To build an Fe/Mn flow battery we need a cation exchange membrane to separate the catholyte and anolyte chambers of the device. In this post I want to talk about my initial thoughts about how to create a DIY membrane for this purpose.
Commercial cation exchange membranes do exist. Nafion membranes are the most commonly used, but their cost is too high. Just a small 10cm x 10cm square of Nafion can cost upwards of 50 USD, depending on the type of Nafion used. Lower cost membranes (like SPEEK based membranes) have been tested in the literature, but I cannot find any place that actually sells these “lower cost” membranes at a truly lower cost than Nafion.
To be able to make a viable DIY flow battery we need a membrane that we can make, that is lower cost. The requirements of a cation exchange membrane for the Fe/Mn system would be as follows:
- Not dissolve in water at neutral pH.
- Made from readily available, low cost materials.
- Mechanically stable.
- No reaction with any of the redox species in solution.
- Contain anionic groups (which makes it selective to cations)
- Have high conductivity
I looked at potential materials to build this membrane and PVA has become the most prominent base material. It is a polymer with OH functional groups, which I can use to react with readily available chemicals to create a functionalized polymer. My first experiments will involve using phosphoric acid, urea and potassium silicate to create functionalized membranes.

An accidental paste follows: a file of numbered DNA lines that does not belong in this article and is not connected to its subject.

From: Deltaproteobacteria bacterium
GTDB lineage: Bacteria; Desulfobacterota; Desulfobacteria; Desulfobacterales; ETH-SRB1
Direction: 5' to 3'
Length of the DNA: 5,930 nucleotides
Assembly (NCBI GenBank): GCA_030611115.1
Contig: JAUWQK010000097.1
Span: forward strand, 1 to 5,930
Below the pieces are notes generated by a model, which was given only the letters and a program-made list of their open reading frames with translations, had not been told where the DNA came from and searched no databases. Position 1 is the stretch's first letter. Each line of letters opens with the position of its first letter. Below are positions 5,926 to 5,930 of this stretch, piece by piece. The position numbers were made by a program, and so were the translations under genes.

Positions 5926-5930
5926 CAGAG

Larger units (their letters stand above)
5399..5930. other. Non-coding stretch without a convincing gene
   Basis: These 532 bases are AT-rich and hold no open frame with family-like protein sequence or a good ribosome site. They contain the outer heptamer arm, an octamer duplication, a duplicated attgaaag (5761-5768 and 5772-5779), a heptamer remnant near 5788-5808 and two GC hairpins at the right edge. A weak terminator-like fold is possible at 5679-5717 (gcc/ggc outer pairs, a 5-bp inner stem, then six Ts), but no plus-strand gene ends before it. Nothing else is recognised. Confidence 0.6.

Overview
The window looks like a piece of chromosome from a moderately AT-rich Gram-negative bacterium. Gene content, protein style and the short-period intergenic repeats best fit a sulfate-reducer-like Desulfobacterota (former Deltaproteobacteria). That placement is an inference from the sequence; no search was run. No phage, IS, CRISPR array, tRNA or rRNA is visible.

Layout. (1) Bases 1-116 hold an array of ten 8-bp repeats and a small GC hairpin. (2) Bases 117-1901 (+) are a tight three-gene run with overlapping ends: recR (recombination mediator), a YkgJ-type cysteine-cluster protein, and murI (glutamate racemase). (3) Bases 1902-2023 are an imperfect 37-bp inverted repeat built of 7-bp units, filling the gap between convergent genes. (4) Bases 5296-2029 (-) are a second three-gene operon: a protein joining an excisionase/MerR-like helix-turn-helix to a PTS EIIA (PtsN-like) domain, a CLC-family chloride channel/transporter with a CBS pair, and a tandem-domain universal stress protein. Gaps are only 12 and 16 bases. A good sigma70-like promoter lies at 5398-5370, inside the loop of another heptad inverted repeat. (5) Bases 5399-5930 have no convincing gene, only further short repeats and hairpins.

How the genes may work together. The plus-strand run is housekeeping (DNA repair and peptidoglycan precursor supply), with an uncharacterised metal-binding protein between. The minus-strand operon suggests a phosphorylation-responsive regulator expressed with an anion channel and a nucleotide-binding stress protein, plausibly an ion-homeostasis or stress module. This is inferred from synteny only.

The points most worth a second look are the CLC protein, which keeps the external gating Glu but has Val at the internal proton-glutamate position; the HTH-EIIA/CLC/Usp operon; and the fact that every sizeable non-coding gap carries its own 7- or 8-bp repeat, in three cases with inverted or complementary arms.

I will prepare 10% w/w solutions of PVA in distilled water, then add different amounts of the above mentioned additives to determine which compositions cast best and have the best properties. I will be casting the films in petri dishes, as this seems to be the most common method in the PVA membrane literature. I will also possibly anneal the membranes by heating them at different temperatures after they have settled.
I have also bought a double chamber electrochemical cell to perform experiments using these membranes. The idea is to measure if there is any crossover across the membranes and possibly also measure the ionic conductivity of the membrane.
To measure crossover of ions I can setup one side with the Fe salt and another with the Mn salt, then carry out cyclic voltammetry measurements on the Mn side as a function of time, to measure the appearance of the Fe peak (if there is any crossover). I can compare times between membranes as well. I can also test microporous membranes and non-functionalized PVA membranes, to obtain some baseline measurements. If I setup one side with just NaCl and the other with Fe, I can likely obtain more sensitive measurements (as I will have no current from reactions with Mn species).
Additionally if I use Fe-EDDHA I could sample the solution and measure the appearance of the Fe-EDDHA visible absorption peak near 500nm, which is highly sensitive given the chelate’s very high molar extinction coefficient. Although for this I would near to purchase a Uv-Vis spectrometer, which would cost me 500-1000 USD.
I can also measure ion diffusion by setting up distilled water on one side and a 3M NaCl on the other side and measuring conductivity as a function of time on the distilled water side. This will allow me to compare different membranes and see which ones transport ions faster. If I add Fe chelate to the NaCl I could perhaps measure both ion transport and selectivity simultaneously.
It will be a very interesting journey!